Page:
Roderick MacFarquhar distorts my argument (Letters, 26 January). I did not imply that the CIA called the shots on the China Quarterly or directed the affairs of the journal. My point was not just about Karl Wittfogel, but also about George Taylor and others who remained central to the field of contemporary China studies in spite of their vicious McCarthyite attacks on other scholars. The Ford Foundation provided funds through the Social Science Research Council for a committee to develop scholarship on contemporary China. John King Fairbank of Harvard and other major figures joined Taylor on this committee, and after the China Quarterly’s debut, Taylor and Wittfogel were back in the establishment fold. True, the journal’s inaugural debate was more about Wittfogel’s ideas than his book, but a debate about Owen Lattimore’s far superior scholarship would have made for an interesting and courageous alternative.
What I wrote merely hinted at an important and complicated political shift in studies of China, still dimly understood. MacFarquhar would be more convincing if, as one might have expected of a journal editor left in the dark about CIA funding, he had ever published an examination of the CIA’s involvement with the journal, or expressed concern about the centrality of CIA ties to many major figures in this field, or considered the many books on China secretly subvened by the CIA. To the best of my knowledge he has not.
University of Chicago
Alan Bennett proposes a principled approach to the eradication of mice whereby they are offered a choice of humane rendition or kindly being put to sleep by poison (LRB, 5 January). Julian Rathbone (Letters, 26 January) describes his persistence with humane rendition but ultimately used targeted execution to despatch a resurgent mouse, thereby possibly changing the course of mouse evolution. There is a third way, free of anthropocentric concerns.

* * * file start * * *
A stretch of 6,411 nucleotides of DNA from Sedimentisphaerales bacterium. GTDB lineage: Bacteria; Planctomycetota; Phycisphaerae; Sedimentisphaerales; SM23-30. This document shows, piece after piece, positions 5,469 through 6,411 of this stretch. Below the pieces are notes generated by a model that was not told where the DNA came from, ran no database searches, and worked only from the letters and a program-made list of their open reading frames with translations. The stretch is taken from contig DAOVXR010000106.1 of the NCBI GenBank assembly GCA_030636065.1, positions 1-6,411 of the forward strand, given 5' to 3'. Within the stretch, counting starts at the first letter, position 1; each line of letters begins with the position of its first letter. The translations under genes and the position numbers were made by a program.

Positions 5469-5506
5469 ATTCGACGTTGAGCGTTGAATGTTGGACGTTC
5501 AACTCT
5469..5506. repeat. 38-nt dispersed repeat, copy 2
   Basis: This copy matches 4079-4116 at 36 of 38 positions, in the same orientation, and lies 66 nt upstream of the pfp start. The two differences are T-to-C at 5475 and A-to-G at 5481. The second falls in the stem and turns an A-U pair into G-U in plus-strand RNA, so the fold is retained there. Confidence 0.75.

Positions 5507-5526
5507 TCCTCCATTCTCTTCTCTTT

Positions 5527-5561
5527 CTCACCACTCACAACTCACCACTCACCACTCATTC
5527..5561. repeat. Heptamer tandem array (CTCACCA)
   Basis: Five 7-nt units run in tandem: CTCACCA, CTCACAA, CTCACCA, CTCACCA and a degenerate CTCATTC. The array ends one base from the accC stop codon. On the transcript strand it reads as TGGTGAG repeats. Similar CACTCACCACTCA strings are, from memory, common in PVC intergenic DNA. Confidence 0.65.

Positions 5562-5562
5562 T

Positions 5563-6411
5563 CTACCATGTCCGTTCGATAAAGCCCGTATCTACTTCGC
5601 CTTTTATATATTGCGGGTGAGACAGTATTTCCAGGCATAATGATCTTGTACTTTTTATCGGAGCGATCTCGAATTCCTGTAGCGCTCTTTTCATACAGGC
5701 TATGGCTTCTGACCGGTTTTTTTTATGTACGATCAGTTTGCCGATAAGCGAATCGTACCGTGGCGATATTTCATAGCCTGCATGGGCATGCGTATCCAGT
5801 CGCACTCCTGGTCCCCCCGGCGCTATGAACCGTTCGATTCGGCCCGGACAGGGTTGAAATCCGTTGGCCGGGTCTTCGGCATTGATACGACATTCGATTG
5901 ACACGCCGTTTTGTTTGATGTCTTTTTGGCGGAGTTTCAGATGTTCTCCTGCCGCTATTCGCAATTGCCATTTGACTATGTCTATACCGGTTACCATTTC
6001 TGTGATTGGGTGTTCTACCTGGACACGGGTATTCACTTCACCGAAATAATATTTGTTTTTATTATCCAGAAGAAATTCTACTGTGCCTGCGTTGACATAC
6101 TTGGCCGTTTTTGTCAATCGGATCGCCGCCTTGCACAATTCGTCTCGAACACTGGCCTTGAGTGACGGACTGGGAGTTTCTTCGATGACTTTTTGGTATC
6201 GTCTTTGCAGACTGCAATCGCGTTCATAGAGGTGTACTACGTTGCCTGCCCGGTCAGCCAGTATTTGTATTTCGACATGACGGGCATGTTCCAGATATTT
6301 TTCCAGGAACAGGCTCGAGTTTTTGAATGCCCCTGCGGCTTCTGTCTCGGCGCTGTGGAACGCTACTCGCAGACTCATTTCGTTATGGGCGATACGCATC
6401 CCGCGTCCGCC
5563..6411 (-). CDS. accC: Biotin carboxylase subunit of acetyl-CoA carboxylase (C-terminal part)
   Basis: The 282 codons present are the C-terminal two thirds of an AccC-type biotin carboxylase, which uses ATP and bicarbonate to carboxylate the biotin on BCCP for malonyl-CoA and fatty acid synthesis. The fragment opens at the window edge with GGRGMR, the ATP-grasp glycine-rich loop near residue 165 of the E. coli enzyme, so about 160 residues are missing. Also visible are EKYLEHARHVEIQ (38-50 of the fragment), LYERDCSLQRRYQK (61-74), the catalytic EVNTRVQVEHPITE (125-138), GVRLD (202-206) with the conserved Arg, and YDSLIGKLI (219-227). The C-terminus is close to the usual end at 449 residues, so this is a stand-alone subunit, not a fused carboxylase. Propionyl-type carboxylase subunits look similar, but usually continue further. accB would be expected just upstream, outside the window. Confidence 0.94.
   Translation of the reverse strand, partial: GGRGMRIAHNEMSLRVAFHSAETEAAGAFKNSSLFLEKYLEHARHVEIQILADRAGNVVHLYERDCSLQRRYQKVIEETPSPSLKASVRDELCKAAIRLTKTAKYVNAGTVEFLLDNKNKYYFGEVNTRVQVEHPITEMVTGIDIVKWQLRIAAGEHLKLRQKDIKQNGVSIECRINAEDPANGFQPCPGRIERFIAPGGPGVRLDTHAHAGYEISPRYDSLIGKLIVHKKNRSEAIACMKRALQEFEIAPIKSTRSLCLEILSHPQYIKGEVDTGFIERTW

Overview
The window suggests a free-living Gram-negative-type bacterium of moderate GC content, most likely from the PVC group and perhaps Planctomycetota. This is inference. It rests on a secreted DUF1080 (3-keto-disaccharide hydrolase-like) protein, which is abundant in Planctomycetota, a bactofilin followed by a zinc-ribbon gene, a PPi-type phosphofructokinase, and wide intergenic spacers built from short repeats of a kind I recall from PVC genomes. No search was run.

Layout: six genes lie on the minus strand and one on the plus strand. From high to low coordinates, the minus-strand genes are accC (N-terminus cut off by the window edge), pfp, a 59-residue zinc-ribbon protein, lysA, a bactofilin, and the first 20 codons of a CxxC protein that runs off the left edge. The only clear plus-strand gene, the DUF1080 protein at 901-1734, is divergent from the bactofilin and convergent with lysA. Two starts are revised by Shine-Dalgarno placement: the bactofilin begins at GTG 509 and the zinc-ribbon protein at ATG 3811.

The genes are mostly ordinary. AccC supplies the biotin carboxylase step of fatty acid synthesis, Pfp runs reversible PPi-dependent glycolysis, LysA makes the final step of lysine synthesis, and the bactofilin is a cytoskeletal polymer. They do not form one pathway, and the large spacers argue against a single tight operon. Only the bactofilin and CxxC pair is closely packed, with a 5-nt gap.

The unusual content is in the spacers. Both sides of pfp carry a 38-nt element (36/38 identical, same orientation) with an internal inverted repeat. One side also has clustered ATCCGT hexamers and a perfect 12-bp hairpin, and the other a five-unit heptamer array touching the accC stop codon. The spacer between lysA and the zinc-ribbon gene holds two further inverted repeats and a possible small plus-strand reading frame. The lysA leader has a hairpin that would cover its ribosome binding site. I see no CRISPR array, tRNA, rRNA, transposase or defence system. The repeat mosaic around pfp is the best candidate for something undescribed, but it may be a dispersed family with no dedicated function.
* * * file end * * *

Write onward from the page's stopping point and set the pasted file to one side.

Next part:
My humane traps failed in the same way as Julian Rathbone’s and I then resorted to poison. The problem with poison is that although you know the pile has been nibbled it is rare to find any carcasses; some may fester unhygienically, others may be eaten by third parties which in turn are poisoned. In my case one fell asleep in the base of a washing-machine downpipe, causing a flood. Hence I deployed a battery of Little Nippers. The main advantage of the Nipper is you know you have caught your mouse, and any doubts about the humaneness of the despatch can be offset by the thought that it is analogous to the experience of efficient execution by guillotine or axe – a moment of excruciating pain followed by nothingness. Moreover, I baited my Nippers with the tastiest cheddar cheese from the Co-op’s delicatessen counter.
Nevertheless I remained troubled by the ethics of my strategy and decided to purchase and install a barn owl box. It is natural for a barn owl to catch eight or more mice a day – the ultimate weapon of mouse destruction.
My enjoyment of the LRB is lessened by my annoyance at some of the word-breaks. Whatever the system employed, it drastically needs improving. The following are a few, really appalling examples:
As so many editorial staff are listed on page 2, surely someone could be found to check these before finalisation of the pages?
Sandown, Isle of Wight